Add this to your media training – now

What is a website? Lots of things to lots of people but if you’re an interviewee it’s the best way to pre-arm yourself before an interview.

This morning, on Today on Radio 4 – yes, I listen to it lots – I overheard an interview between the rottweiler of a man John Humphrys and, it turned out, the British Ambassador to Afghanistan, Sir Sherard Cooper-Coles. A short way into the piece, with Humphrys trying his best to put him off his stride, my ears pricked up because Cooper-Coles (or ‘Sir’ to his friends) suddenly said “You only to have to see your own website this morning where quoted on it is an Afghan villager on a superb feature on the BBC website saying the Taliban is the biggest threat to the future of Afghanistan.”

“That’s brilliant,” I thought. “He’s saying ‘this is what you’re broadcasting on your own site – and I’ve been prepared enough to read it. I’m using your own techniques against you.'” To my mind it seemed to phase Humphrys who could only grunt in response. No mean feat.

You can hear it for yourself, a minute and 30 seconds into the interview here.

I have never come across this before. I know interviewees can use all sorts of bridging and blocking techniques but this was different. Both the form and the function were pretty devastating. He managed to wrap it into his speaking so well, and it was highly effective in bringing absolutely relevant and up-to-date information to an interview as well as showing preparedness and initiative.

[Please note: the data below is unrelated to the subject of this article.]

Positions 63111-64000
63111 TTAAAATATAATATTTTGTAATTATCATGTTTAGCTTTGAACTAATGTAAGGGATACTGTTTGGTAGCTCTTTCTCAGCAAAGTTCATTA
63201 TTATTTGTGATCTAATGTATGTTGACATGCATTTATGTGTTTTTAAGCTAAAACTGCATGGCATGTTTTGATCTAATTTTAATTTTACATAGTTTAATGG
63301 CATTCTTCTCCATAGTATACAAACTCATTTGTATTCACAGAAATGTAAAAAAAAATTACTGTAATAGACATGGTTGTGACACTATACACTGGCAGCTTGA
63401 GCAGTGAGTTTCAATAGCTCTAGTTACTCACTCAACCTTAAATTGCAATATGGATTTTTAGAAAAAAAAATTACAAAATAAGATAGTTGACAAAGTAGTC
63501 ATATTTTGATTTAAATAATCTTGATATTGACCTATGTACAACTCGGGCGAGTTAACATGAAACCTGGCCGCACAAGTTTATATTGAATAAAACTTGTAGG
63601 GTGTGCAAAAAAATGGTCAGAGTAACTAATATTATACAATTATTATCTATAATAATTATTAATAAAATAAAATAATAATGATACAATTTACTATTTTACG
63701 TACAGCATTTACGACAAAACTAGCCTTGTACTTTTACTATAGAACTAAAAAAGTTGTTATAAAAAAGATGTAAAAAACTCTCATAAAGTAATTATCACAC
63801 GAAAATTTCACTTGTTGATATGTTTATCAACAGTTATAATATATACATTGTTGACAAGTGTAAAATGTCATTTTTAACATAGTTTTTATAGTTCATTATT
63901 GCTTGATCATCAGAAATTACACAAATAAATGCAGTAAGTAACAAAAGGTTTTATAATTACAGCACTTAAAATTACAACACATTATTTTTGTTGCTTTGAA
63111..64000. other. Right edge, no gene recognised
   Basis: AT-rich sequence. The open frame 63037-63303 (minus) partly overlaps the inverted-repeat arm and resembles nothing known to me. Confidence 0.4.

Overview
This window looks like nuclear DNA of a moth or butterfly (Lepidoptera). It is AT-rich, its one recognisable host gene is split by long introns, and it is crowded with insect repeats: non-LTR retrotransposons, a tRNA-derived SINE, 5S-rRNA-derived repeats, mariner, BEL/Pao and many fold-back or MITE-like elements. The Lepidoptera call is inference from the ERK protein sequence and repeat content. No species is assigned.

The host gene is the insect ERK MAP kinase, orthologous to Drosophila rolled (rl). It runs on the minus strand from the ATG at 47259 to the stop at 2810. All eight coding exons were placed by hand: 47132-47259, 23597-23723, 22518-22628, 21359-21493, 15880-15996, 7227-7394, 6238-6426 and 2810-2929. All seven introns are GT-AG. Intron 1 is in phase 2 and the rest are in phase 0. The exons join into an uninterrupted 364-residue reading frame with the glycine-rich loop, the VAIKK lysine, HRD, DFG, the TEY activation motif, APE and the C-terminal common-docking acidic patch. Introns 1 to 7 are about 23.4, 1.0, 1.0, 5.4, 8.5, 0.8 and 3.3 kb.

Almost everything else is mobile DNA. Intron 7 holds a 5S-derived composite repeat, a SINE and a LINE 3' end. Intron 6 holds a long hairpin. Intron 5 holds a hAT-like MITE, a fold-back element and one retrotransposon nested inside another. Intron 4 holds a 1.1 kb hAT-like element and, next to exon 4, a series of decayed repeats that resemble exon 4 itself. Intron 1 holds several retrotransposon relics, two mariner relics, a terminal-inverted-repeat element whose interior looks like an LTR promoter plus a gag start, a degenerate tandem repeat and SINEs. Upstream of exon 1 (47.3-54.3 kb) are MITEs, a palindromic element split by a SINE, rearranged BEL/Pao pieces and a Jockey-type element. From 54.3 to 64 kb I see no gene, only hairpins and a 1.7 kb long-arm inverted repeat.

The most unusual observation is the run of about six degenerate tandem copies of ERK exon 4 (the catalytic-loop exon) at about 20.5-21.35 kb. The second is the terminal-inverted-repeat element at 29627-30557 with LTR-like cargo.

I told our Media Director about it this morning who also heard it, and we agreed it would make a great addition to any media training. The message: if you have a spare moment before an interview, check out the interviewer’s website/ blog/ forum/ chatroom. You might just find something to your advantage.

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6 thoughts on “Add this to your media training – now

  1. It was a fascinating interview – in fact, at the event I was hosting today, several people were discussing whether they fancied being the Ambassador to Afghanistan as a result.

  2. Pingback: Canuckflack / A good media experience depends on preparation

  3. I am not sure it was quite such a brilliant performance from Sir Sherrard. Sure, he’d done his homework but so should every interviewee. Humphrys, as ever, had also done his homework – for example, the high number of civilians killed by Nato forces. Sir S wriggled out of providing a figure on civilian casualties – “I’ve only been here six weeks”. When Humphrys made a comparison with Iraq, Sir S protested: “I can’t speak for Iraq….”. What? He’s been our ambassador in Saudi Arabia and now in Afghanistan, and he has no views on Iraq? Overall, simply a smooth Foreign Office performance…..

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